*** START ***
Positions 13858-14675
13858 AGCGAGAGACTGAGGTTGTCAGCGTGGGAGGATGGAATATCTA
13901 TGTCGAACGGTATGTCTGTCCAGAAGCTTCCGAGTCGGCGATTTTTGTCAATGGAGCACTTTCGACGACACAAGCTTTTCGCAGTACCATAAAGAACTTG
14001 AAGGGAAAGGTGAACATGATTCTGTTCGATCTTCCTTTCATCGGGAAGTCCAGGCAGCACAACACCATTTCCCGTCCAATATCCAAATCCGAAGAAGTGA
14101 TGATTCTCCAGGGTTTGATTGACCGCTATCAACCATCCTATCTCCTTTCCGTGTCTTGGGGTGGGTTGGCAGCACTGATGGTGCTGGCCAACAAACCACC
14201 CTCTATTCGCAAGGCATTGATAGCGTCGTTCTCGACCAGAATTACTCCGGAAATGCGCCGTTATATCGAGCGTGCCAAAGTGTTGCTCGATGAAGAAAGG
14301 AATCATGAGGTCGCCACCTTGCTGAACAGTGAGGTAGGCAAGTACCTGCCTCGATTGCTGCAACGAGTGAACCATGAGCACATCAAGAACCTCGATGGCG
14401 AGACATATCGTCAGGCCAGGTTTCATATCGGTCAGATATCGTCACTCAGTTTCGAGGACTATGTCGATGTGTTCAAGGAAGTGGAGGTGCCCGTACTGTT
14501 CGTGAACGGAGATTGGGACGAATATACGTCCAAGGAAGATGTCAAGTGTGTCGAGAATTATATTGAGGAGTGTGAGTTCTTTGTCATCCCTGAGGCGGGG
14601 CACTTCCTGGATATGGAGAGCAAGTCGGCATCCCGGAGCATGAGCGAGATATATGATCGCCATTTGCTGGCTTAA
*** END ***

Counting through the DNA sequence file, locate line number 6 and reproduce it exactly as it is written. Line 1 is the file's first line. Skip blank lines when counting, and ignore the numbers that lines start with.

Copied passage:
14201 CTCTATTCGCAAGGCATTGATAGCGTCGTTCTCGACCAGAATTACTCCGGAAATGCGCCGTTATATCGAGCGTGCCAAAGTGTTGCTCGATGAAGAAAGG